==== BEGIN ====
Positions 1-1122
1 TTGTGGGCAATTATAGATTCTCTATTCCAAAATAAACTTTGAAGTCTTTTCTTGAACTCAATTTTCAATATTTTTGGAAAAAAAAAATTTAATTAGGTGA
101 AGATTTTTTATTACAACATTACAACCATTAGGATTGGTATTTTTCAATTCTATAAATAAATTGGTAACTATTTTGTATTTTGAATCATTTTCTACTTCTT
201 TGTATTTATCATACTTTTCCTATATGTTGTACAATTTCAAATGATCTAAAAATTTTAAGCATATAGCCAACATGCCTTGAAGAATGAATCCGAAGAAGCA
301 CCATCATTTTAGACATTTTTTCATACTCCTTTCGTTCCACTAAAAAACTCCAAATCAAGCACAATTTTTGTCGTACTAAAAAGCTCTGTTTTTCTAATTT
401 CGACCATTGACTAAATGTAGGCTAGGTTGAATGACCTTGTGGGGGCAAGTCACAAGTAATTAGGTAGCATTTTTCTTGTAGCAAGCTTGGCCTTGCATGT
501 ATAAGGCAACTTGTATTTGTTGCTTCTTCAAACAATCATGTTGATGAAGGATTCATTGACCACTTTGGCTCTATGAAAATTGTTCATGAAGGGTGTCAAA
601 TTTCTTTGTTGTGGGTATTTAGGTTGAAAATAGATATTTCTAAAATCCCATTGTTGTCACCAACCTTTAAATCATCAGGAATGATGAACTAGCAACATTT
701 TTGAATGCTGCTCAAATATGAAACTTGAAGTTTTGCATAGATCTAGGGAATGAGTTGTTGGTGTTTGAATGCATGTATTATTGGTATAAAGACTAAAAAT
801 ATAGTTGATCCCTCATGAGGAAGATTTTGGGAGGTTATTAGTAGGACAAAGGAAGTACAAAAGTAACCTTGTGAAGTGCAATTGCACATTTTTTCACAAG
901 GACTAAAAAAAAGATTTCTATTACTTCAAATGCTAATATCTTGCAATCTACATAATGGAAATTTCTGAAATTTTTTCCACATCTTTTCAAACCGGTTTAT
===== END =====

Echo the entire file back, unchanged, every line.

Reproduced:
Positions 1-1122
1 TTGTGGGCAATTATAGATTCTCTATTCCAAAATAAACTTTGAAGTCTTTTCTTGAACTCAATTTTCAATATTTTTGGAAAAAAAAAATTTAATTAGGTGA
101 AGATTTTTTATTACAACATTACAACCATTAGGATTGGTATTTTTCAATTCTATAAATAAATTGGTAACTATTTTGTATTTTGAATCATTTTCTACTTCTT
201 TGTATTTATCATACTTTTCCTATATGTTGTACAATTTCAAATGATCTAAAAATTTTAAGCATATAGCCAACATGCCTTGAAGAATGAATCCGAAGAAGCA
301 CCATCATTTTAGACATTTTTTCATACTCCTTTCGTTCCACTAAAAAACTCCAAATCAAGCACAATTTTTGTCGTACTAAAAAGCTCTGTTTTTCTAATTT
401 CGACCATTGACTAAATGTAGGCTAGGTTGAATGACCTTGTGGGGGCAAGTCACAAGTAATTAGGTAGCATTTTTCTTGTAGCAAGCTTGGCCTTGCATGT
501 ATAAGGCAACTTGTATTTGTTGCTTCTTCAAACAATCATGTTGATGAAGGATTCATTGACCACTTTGGCTCTATGAAAATTGTTCATGAAGGGTGTCAAA
601 TTTCTTTGTTGTGGGTATTTAGGTTGAAAATAGATATTTCTAAAATCCCATTGTTGTCACCAACCTTTAAATCATCAGGAATGATGAACTAGCAACATTT
701 TTGAATGCTGCTCAAATATGAAACTTGAAGTTTTGCATAGATCTAGGGAATGAGTTGTTGGTGTTTGAATGCATGTATTATTGGTATAAAGACTAAAAAT
801 ATAGTTGATCCCTCATGAGGAAGATTTTGGGAGGTTATTAGTAGGACAAAGGAAGTACAAAAGTAACCTTGTGAAGTGCAATTGCACATTTTTTCACAAG
901 GACTAAAAAAAAGATTTCTATTACTTCAAATGCTAATATCTTGCAATCTACATAATGGAAATTTCTGAAATTTTTTCCACATCTTTTCAAACCGGTTTAT